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Many of the best mystery series - book or television - take place during periods of great social change and upheaval. Widespread cultural, social, and political shifts present all sorts of new opportunities and motivations for people to commit crimes, and the effects of abstract changes are portrayed in pointed, personal ways. It makes the whole context of the investigations much more interesting; a delicious tension is created between what's happening in the world and the need for detectives to put at least small parts of it back in order.
This is one of the reasons why the British show Endeavour works so well. It's a prequel to the long-running classic Inspector Morse mysteries, but you don't need to have seen Morse to enjoy Endeavour. (I haven't!) It's set at Oxford in the 1960s, where a young Endeavour Morse is starting out as a policeman. It has all the things you look for in a traditional British mystery show - dead dons, class maneuverings, gorgeous architecture, mostly decent police officers, tea - but it's the sixties and things are changing rapidly around Endeavour, as students protest, women enter the workforce, and conventions crumble. In a recent episode, "Canticle," he even gets involved with a mystery surrounding a Beatles-esque rock band and a woman protesting their supposed obscenity. It's one of the finest of the series so far.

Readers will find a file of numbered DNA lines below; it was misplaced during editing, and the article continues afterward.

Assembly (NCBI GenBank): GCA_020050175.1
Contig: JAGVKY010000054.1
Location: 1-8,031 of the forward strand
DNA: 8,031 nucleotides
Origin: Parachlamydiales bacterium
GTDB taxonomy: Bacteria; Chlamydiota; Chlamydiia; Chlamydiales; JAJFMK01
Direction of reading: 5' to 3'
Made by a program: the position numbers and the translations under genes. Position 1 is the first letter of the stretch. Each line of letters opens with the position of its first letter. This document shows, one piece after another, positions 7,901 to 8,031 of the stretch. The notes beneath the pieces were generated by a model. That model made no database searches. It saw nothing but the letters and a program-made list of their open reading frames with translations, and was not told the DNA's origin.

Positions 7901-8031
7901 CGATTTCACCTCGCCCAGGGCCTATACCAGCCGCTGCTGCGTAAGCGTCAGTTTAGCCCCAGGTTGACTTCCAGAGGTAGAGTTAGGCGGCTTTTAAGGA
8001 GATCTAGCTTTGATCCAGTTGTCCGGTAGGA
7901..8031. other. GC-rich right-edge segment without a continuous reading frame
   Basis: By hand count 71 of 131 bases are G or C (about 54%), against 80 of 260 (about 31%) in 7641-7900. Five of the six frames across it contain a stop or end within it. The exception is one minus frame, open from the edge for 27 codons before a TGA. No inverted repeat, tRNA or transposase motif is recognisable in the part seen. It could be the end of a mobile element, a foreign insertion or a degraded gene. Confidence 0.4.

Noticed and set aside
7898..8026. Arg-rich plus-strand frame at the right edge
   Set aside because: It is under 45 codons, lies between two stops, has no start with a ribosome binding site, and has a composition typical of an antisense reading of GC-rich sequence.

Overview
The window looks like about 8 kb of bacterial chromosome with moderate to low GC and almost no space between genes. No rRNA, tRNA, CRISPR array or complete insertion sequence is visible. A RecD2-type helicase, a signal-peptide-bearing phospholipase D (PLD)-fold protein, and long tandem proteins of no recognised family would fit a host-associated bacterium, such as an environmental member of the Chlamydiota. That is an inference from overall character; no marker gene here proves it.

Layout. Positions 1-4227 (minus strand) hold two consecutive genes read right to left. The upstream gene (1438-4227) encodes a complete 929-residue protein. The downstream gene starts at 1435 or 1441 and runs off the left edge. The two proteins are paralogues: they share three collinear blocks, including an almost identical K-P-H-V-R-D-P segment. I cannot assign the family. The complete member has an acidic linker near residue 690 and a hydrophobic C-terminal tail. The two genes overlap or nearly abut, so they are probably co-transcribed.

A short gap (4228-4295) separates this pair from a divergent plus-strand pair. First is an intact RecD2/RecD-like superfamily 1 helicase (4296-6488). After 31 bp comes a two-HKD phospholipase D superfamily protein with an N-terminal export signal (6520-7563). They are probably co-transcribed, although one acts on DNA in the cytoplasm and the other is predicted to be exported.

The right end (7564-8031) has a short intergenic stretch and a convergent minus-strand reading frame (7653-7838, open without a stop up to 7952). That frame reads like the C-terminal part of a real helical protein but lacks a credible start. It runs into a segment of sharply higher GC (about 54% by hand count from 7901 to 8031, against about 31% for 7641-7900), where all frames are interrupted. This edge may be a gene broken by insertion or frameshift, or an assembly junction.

The first three seasons of Endeavour are streaming on Amazon Prime: one, two, three. Season four is currently airing on PBS, so you can probably catch all of it on demand or on the PBS site; I'm sure will be headed to Prime eventually!